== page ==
So, there I stood on Wednesday, July 22, 2009, only slightly younger than she was when her battle was lost, pondering
my own future. And then something remarkable happened. Suddenly, there was no torment, no panic, no angst – I felt curiously empowered. A new source of strength took over. There was a positive, active energy that surged through my body and spirit. During the days that followed,
telling my family, putting together my medical team, I remember
experiencing a complete release. What I’d dreaded for so long, the single worst thing I could imagine that might happen to me, did. And I was OKAY. I would be OKAY! I now considered my life in terms of “before” and “after”. The diagnosis, and my choices in how to process and proceed with it all, were a blessing. I gained a perspective I don’t believe that I could have otherwise. I was truly blessed. I began to look at the life I’d been given, the family I’d created, the accomplishments I’d achieved in a new light. “Before” I got cancer, I spent my days fretting the ‘what ifs’. “After” I got cancer, my thoughts shifted to the ‘what nows’.
It’s interesting to reflect on how I’d spent so much of my life just getting through. I overcame tremendous challenges, experienced successes and carried on, the best I could. I did this, while keeping my anxious, obsessive inner dialogues private. Raising my family, engaging, on the surface;
but, just beneath were the incessant, nervous ramblings of my inner-voice, the night sweats, the absurd notion that I could somehow control whatever my destiny was to be. My diagnosis taught me that what I could control was my response. Only my response, and that was perhaps my most significant takeaway. A perception for which I am eternally grateful.
I was blessed…
I am blessed…
In just a few weeks I will celebrate my “tenth” birthday. 3,650 days since those two little words, “spiculated margins” entered my life and changed it forever. “My life!” Two big new words that have become my mantra. Saying them reaffirms my faith in the journey. My direction has changed considerably over this past decade. I’ve become an empty-nester, found a new career by returning to an old passion, rediscovering my voice along the way. I remember a friend who was also an oncologist, telling me that my life would never be the same. That I was now and would forever be, a
cancer ‘survivor’. I liked that. The emphasis on surviving resonated with me. It was proactive, encouraging, affirmative. I was not – am not a cancer victim. For me, it was a moment of reckoning. The realization that life is and will always be a gift, something to appreciate for however long it is given. My life was now defined by those two big words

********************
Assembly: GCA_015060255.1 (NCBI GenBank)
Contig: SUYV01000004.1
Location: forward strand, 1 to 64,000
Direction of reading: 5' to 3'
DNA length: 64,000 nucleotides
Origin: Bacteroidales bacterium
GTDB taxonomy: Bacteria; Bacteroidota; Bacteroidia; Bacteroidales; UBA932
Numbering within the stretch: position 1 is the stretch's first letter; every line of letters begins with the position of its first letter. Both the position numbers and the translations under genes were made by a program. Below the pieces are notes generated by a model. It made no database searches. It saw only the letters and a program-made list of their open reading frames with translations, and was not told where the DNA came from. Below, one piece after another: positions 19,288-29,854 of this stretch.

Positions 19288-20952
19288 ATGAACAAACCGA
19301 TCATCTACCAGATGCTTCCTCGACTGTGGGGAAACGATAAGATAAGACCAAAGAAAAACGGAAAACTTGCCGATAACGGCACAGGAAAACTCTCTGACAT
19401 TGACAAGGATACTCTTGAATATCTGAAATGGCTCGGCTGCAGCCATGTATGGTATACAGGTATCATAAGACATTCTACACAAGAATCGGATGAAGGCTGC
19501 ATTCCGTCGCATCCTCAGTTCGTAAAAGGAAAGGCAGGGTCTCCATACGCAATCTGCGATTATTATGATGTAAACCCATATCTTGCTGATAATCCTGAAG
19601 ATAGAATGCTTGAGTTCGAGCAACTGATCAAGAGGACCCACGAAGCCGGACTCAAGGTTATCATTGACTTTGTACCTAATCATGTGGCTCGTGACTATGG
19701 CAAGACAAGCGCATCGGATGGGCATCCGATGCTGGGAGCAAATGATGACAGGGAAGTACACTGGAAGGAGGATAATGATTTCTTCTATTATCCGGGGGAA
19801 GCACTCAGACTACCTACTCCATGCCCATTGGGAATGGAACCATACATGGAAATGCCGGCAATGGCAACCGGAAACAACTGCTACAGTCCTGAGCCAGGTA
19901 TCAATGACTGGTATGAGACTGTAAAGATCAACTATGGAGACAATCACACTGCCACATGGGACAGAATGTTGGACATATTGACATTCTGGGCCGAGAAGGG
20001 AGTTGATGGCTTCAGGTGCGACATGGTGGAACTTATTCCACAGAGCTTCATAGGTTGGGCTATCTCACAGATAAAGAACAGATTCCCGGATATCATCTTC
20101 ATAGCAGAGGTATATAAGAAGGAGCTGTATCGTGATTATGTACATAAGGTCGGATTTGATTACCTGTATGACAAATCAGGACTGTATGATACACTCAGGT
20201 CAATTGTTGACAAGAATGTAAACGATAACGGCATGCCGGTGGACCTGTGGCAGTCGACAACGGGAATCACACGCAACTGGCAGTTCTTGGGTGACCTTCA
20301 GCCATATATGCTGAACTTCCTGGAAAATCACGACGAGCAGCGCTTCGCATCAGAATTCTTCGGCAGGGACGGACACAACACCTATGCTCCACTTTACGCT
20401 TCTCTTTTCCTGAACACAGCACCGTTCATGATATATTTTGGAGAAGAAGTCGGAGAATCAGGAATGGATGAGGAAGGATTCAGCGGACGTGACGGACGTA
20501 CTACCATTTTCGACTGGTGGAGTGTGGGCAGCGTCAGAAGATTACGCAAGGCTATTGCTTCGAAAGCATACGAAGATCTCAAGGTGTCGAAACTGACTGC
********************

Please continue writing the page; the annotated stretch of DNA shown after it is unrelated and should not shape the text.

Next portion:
– “before” and “after”. Before the diagnosis it was a good life, a well- intentioned life, a meaningful life; but, its course was off. Its energy was
misspent. Its hope was conditional. It was good, but I knew it could be better. I just didn’t know how to get there.
I know. I am here. I am grateful. I spent years agonizing, fearing that cancer would take my life, in fact, it gave it back to me. I embraced it with open arms – this new life I’d been offered. I had choices, how to live each day, regardless of what came at me. Life can suck! It can be
everything except what you’d always hoped it would be. But it’s yours. You’re one magnificent life. And this was mine. I was done being afraid. Done with spending my time fretting the unknown. It’s all unknown, after all.
I was lucky, my cancer was early stage with very low recurrence rate. There was also a notable difference in the challenges I faced from those of my mom’s. I was not alone. I made a conscious choice to include my family on every step of the road ahead of me. The impact of their presence was and is profound. I know that the unconditional love and support of my husband and sons gave me the strength to cope and overcome the hand I’d been dealt. That one little decision was life-altering for me. I would not do this alone. This was my sign. Surviving my worst nightmare liberated me. And you know, I really like the new me! I’m not afraid, of anything – the new directions, the opportunities, the challenges. My satisfaction and joy come from seeing just how seamlessly I can navigate life’s inevitable changing tide. I’ve welcomed back, with open arms, the young girl who disappeared in her teens. She wasn’t ready for the tumultuous road ahead. But me? I am ready. Ready to live.
To be free… I am free…